Android app development with Kotlin (III): extended functions and default values, kotlinandroid

Source: Internet
Author: User

Android app development with Kotlin (III): extended functions and default values, kotlinandroid

This is the third article about Kotlin.


Original article title: Kotlin for Android (III): Extension functions and default values


Antonio Leiva (

Original article published:



After you understand the basic knowledge of Kotlin and how to configure your project, we can now talk about What Kotlin can do for us, but these Java cannot do. Remember, if you have any questions about the Koklin language, you can refer to the official documentation. The official documents are well organized and easy to understand. In this way, I will not cover the content of the basic language.


Extended Functions


The Kotlin Extension function allows us to add new functions to the class without changing the existing class. For example, we can add a new method for the Activity, so that we can display toast in a more simple term:


1 fun Activity.toast(message: CharSequence, duration: Int = Toast.LENGTH_SHORT){
2     Toast.makeText(this, message, duration).show()3 }


We can declare this function anywhere (such as in an utils file) and use it as a common method in our Activity:


1 override fun onCreate(savedInstanceState: Bundle?) { 2     super<BaseActivity>.onCreate(savedInstanceState)
3     toast("This is onCreate!!")
4 }


To declare an extension function, simply add a class name before the function name. The function is imported to the class at the call.


This helps us simplify the code and limit the closed class. However, we must be careful not to over-use them. In the end, these functions normally Replace the util class. The Util method is static and cannot be simulated (mock). Therefore, excessive use usually means that I am too lazy to create a delegate class.


This is another interesting example. I will explain another interesting concept: reified type ).


1 inline public fun <reified T : Activity> Activity.navigate(id: String) {
2     val intent = Intent(this, javaClass<T>())3 
    intent.putExtra("id", id)4 
5 }


Inline functions availableConcrete TypeThis means that we can use the internal type of the function to restore the class, instead of passing the class type with the independent variable.


Inline functionsIt is a little different from a common function. During compilation, the inline function replaces the code instead of actually calling the function. This simplifies some problems. For example, if one of the independent variables is a function, a common function creates an object within it that contains the function. Inline functions are replaced by their code where they are called, so internal objects are not required.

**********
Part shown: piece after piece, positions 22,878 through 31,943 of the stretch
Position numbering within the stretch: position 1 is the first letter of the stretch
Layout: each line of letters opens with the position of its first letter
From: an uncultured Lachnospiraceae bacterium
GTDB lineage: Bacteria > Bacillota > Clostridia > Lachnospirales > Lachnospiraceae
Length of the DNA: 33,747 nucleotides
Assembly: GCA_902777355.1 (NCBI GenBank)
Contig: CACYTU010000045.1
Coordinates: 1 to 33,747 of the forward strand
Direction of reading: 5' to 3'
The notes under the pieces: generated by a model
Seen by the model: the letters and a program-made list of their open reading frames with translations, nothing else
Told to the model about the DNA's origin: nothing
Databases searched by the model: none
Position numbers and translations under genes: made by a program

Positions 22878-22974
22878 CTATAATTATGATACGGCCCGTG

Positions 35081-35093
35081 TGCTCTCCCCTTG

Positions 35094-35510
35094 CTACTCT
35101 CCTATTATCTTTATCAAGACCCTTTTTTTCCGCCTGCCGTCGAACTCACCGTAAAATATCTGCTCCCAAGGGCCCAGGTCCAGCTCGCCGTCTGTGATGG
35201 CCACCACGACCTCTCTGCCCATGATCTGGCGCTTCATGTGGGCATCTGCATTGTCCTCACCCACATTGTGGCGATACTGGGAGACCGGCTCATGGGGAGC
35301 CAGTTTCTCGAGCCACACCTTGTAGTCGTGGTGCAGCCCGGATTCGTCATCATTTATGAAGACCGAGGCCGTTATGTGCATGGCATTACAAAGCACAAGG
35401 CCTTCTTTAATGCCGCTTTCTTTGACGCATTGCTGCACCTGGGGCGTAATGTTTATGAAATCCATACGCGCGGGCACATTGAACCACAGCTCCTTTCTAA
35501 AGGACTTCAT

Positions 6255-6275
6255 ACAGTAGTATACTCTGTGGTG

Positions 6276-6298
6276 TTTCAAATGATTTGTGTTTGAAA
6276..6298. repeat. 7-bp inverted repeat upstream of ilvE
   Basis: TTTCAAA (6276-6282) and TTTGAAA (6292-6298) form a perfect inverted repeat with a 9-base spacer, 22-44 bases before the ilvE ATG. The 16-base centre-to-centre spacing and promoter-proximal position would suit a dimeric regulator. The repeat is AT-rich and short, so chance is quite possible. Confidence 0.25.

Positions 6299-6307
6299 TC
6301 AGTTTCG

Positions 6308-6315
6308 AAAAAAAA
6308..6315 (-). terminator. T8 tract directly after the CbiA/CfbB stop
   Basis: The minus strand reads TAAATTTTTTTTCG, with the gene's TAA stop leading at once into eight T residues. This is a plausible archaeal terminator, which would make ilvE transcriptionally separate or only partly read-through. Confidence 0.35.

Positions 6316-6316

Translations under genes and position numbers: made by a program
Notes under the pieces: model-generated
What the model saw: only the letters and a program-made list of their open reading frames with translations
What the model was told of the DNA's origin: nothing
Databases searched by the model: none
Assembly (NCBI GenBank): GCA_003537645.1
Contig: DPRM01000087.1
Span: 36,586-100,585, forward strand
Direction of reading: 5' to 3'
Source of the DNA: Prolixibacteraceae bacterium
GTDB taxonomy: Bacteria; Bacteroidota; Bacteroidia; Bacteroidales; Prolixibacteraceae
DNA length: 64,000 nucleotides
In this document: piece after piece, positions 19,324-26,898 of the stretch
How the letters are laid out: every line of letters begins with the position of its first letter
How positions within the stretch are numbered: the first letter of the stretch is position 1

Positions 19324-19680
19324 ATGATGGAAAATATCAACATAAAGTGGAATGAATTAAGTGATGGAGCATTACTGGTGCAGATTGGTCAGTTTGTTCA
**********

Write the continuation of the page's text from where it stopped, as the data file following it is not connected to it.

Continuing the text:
1 navigate<DetailActivity>("2")


With the concrete type, we can create intent inside the function; with the extension function, we can directly callStartActivity ().


Optional parameters and default values


By using the default values of the independent variables and constructor, you no longer need to overload the function. A statement can satisfy all your requirements. Let's return to the toast example:


1 fun Activity.toast(message: CharSequence, duration: Int = Toast.LENGTH_SHORT){
2     Toast.makeText(this, message, duration)
3 }


The second independent variable indicates the toast display duration. It is an optional parameter. If not specified, it uses Toast. LENGTH_SHORT. Now you have two methods to call this function:


1 toast("Short Toast!!")2 toast("Long Toast!!", Toast.LENGTH_LONG)


In the second example, we may want to add the independent variable for the lollipop transition:


1 inline public fun <reified T : Activity> Activity.navigate(2 
        id: String,3         sharedView: View? = null,4 
        transitionName: String? = null) {5     ...6 


Now we have two different methods to call the same function:


1 navigate<DetailActivity>("2")2 navigate<DetailActivity>("2", sharedView, TRANSITION_NAME)


There is even a third method, but it doesn't make much sense in this case, but it helps us to understand another concept: We can use the parameter name to determine which parameter we want to call:


navigate<DetailActivity>(id = "2", transitionName = TRANSITION_NAME)


Optional parameters can also be used for default constructor, so that you can obtain multiple reloads in a declaration. Custom views are a special example, because in Java, they require multiple constructors to work normally. This will be explained in the next article.




With these two concepts, we can save a lot of code and even implement things that are not possible in Java. Kotlin is highly expressive and concise. The next article describes the Kotlin Android extension, which allows us to automatically inject views into the Activity and how to generate custom views in Kotlin.


Remember to view the code of the example and see its actual application.


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